Pearl Harbor Heroes: Herbert C. Jones
As we’ve learned over time, heroes come in all ages, genders, and ethnicities. The attack on Pearl Harbor illustrates this point with the innumerable people who stepped up to help their fellow Americans on December 7, 1941. Among them was 23-year-old Herbert C. Jones, a Los Angeles native who gave his life protecting his fellow servicemen.
Born January 21, 1918 on the West Coast of the United States, Jones spent much of his younger years enjoying the California sun. Though he was known for his fun side, Jones also understood the importance of service to his nation. His father was a member of the United States military and the younger Jones was determined to follow in his footsteps.
When he was old enough, Herbert C. Jones began his military service when he was 17 years old, on May 14, 1935, enlisting in the United States Naval Reserves. Within five years, the sailor was commissioned as an ensign in the US Navy and reported for duty aboard USS California (BB-44). The Tennessee-class battleship was stationed at Pearl Harbor, keeping Jones in the warm, sun-drenched setting he grew up with in California.
A Hero Is Made
On the morning of December 7, 1941, Jones wouldn't be given the opportunity to enjoy what should have been a quiet day on duty. Shortly before 0800 that morning, the skies over Oahu filled with the sound of roaring engines of fighters and bombers of the Imperial Japanese Navy. Their targets were the battleships of the US Pacific Fleet, including USS California on which Jones served.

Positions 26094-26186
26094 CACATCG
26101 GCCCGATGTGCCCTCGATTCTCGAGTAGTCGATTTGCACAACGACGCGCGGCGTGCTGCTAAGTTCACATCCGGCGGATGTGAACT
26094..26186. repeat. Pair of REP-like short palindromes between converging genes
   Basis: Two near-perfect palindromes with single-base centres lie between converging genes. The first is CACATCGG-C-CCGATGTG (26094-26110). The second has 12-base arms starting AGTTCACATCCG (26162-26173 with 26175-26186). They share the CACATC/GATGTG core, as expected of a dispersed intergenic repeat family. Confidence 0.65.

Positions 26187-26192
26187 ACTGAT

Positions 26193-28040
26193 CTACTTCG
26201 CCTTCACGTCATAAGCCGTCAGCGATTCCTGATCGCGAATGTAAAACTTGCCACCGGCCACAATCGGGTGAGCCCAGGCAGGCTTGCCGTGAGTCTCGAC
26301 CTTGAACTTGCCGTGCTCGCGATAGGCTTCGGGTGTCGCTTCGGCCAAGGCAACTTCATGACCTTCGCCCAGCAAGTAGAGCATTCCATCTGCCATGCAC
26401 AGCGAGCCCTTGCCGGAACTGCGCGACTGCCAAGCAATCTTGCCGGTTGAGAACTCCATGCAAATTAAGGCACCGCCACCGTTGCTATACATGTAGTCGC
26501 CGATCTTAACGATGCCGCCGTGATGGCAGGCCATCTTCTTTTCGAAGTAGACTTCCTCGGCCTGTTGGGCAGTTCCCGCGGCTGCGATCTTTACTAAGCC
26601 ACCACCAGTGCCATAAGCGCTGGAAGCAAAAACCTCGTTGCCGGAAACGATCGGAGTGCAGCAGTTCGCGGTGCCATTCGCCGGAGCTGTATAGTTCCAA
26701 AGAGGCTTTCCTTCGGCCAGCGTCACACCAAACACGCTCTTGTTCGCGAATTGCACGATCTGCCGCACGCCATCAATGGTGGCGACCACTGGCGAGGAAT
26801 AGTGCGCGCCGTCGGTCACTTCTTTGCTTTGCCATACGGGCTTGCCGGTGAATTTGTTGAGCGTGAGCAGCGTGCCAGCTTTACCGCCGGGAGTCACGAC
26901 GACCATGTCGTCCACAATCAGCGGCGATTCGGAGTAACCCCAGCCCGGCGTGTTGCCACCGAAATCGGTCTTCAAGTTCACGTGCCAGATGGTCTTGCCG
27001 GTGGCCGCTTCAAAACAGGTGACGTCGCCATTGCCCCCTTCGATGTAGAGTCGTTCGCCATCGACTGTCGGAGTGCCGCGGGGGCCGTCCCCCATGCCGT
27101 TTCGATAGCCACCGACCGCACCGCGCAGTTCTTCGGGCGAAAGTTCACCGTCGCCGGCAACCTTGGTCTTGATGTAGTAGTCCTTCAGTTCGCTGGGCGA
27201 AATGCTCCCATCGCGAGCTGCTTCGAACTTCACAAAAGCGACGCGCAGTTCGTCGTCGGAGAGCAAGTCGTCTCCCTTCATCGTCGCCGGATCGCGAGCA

As he was about to relieve the officer-of-the-deck, Jones witnessed planes swooping in on the harbor, launching their devastating attack. The attackers struck hard, dropping torpedoes and bombs in the waters of Pearl Harbor. It wasn’t long before California was hit. Smoke poured throughout the battleship, but Jones kept to his duty and made his way through the damaged vessel. The oily flumes were too much for many of the men to handle, and after rescuing an injured sailor, Jones was momentarily overcome by the fumes.
Chaos continued to unfold around him, but after briefly passing out, Jones refused to let it deter him. He continued searching the ship until he came on an anti-aircraft battery without a leader. Taking command of the battery, he ordered the men to fire back on the incoming second wave of Japanese warplanes. The battery soon ran out of ammunition, and the rest was still locked in the magazines below decks.
Jones wanted to continue the counter-assault on incoming planes and organized a volunteer party to help bring shells up by hand. In the midst of helping move shells up to the battery, another bomb struck the ship. Jones was mortally wounded in the blast. It was the last time Herbert C. Jones was seen alive.
Honors for Herbert C. Jones
The 23-year-old ensign of the United States Navy became recognized as a hero, and was honored with the commissioning of USS Herbert C. Jones (DE-137) on July 21, 1943. For his actions at Pearl Harbor, Jones was posthumously awarded the Medal of Honor.